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SANDAG analyzes region’s jail & supervision capacity ahead of influx

With the state poised to shift the responsibility for housing and supervising thousands of convicted criminals to county governments starting in October, SANDAG’s Criminal Justice Division released a report today analyzing the region’s capacity to absorb the offenders.

The report, “Adult Offenders in Local Custody and Under Community Supervision in San Diego County: Current Capacities and Future Needs,” serves as a baseline for tracking the impact of the state “Realignment Plan” on the region. 

In April 2011, Governor Jerry Brown signed AB 109 into law requiring counties to assume responsibility for incarcerating, supervising, and rehabilitating offenders who have committed non-serious, non-violent, and non-sexual felony crimes and have no prior convictions for these types of offenses. Under the law, counties will also begin to supervise some offenders, including low- and medium- risk sex offenders who have served their sentences in state prison and would have previously been supervised by the state upon their release from incarceration. 

Once the realignment is complete, San Diego County jails and the Probation Department are expected to absorb an additional 4,000 offenders each year who would have previously remained in the state prison and parole systems. The Sheriff estimates that its local jails will reach capacity within eight months of start-up and 1,000 to 2,000 more jail beds will be needed by the fall 2013, the report states.

“While one benefit of realignment is the reduction of inmate populations in California’s prisons, which are operating at nearly double their capacity, the overarching concern of many is that any benefit could be undermined if the state underfunds its mandate to county public safety agencies,” SANDAG Director of Criminal Justice Research Dr. Cynthia Burke said. 

Highlights from the report include the following: 

  • Nearly 98,000 people were booked into local jails in 2010, or an average of 268 individuals a day.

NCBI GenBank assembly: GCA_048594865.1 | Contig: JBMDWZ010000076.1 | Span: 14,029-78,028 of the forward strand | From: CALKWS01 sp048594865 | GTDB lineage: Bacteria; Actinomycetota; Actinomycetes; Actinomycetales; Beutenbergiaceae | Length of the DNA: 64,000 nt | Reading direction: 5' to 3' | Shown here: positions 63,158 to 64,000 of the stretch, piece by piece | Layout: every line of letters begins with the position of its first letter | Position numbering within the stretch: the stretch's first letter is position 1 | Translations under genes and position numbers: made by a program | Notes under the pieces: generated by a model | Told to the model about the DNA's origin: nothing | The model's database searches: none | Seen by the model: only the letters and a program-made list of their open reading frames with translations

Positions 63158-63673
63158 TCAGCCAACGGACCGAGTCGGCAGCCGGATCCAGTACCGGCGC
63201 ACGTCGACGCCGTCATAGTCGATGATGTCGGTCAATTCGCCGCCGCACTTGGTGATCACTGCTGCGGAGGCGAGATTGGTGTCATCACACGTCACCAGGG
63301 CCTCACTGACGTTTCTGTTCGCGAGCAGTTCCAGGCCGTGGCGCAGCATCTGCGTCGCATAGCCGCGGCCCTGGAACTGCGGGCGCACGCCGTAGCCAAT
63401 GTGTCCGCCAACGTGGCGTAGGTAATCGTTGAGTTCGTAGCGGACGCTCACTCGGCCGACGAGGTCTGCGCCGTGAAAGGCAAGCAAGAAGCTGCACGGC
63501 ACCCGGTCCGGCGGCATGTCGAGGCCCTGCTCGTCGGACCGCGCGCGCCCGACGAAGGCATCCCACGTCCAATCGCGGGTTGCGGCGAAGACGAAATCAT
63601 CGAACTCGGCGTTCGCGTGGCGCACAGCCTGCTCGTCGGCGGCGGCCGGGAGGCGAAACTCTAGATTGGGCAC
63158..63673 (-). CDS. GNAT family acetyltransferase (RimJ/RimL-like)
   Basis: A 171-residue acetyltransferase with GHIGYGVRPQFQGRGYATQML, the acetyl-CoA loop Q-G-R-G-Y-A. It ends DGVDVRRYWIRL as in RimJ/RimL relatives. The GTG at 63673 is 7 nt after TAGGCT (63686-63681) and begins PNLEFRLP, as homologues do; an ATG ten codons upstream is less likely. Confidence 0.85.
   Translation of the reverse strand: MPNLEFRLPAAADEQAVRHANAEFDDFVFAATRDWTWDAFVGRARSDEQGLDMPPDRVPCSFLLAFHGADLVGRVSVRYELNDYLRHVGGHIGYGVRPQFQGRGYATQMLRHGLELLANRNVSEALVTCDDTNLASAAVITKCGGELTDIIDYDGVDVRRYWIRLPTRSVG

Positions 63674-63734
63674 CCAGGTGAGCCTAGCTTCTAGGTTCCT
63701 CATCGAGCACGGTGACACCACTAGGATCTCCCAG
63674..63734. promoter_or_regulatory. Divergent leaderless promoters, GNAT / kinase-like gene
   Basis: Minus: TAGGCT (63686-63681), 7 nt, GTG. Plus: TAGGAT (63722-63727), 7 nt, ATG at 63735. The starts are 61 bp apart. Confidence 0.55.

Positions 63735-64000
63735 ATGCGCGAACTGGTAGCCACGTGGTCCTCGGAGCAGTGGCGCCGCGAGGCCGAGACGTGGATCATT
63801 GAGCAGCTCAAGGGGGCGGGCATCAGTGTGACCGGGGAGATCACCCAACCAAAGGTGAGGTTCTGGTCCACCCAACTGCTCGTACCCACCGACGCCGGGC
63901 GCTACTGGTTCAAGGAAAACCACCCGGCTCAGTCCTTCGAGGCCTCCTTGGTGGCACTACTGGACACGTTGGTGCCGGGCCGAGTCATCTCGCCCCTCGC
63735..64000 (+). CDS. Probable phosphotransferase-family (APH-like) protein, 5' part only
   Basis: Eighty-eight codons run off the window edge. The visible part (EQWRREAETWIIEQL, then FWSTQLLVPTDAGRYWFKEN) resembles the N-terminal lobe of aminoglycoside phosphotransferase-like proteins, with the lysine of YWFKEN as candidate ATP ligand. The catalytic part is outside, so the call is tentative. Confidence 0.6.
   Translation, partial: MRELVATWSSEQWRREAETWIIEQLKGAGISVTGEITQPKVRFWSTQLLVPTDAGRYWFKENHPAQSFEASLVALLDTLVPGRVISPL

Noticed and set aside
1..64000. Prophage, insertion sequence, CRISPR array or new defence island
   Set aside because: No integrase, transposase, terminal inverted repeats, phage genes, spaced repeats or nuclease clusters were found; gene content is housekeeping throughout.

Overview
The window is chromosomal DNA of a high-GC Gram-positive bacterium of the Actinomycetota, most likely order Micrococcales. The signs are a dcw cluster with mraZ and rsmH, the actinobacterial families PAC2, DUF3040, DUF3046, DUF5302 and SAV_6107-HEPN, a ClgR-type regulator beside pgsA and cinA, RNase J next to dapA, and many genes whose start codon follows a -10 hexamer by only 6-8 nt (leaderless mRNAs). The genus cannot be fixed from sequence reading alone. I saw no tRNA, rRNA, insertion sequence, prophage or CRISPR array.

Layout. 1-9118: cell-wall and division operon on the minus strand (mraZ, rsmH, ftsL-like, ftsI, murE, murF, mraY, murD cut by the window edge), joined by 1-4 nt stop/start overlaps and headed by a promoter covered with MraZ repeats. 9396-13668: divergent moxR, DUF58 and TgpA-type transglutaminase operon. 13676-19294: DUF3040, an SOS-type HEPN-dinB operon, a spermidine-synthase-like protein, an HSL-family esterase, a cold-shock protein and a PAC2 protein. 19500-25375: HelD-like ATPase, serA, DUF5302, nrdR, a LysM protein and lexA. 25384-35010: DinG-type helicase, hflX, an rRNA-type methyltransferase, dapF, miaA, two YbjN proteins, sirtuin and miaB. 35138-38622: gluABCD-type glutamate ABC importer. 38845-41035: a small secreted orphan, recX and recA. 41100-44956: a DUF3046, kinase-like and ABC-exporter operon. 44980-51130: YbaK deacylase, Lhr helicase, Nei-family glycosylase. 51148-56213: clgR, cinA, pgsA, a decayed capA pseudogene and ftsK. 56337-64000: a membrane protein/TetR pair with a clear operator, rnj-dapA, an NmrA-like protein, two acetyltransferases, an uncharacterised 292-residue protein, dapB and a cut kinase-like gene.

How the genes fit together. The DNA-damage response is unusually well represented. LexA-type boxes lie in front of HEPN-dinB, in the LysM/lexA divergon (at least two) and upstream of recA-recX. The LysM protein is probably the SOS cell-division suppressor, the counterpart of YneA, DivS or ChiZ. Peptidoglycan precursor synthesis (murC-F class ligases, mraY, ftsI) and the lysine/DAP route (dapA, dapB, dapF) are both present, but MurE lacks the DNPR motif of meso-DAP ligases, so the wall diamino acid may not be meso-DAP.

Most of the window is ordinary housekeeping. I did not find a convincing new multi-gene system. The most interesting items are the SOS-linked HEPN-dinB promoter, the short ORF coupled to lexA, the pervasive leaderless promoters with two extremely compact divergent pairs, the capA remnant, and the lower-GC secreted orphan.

• While the adult inmate population at Sheriff’s detention facilities was at 103 percent capacity in 2010, there was variation across the seven facilities, ranging from 83 percent at the Central Jail (the largest booking facility in the county for males) to 145 percent at Las Colinas (the only facility that houses solely females). 
  • In 2010, 67 percent of Sheriff’s inmates were unsentenced and 33 percent were sentenced. The average length of stay for an unsentenced inmate was just more than five days, compared to about two and a half months for a sentenced inmate.
  • A total of 22,660 adults were supervised by the Probation Department in 2010. On any given day, almost four times as many people were on probation as the number of people incarcerated in jails. 
  • About one in three Sheriff’s inmates had some history of aggressive behavior, which resulted in a housing classification of high, maximum, or high-maximum.
  • About 15 percent of the detention population required some type of protective custody or administrative segregation.

    The report concludes that with the realignment, the need for beds at higher security classifications will increase, and that more inmates will require protective custody and administrative segregation. In addition, the report notes that it is essential for the Sheriff to examine how mental health, medical, and other services can continue to be delivered effectively in light of the new influx of inmates. The report also emphasizes the importance of using evidence-based practices, including risk-based supervision, to deal with the influx of parolees.

  • Project Manager(s)

    Dr. Cynthia Burke, Director, Criminal Justice Research Division
    Phone: (619) 699-1910, E-mail:

    For media inquiries, please contact the SANDAG Public Information Office at (619) 699-1950 or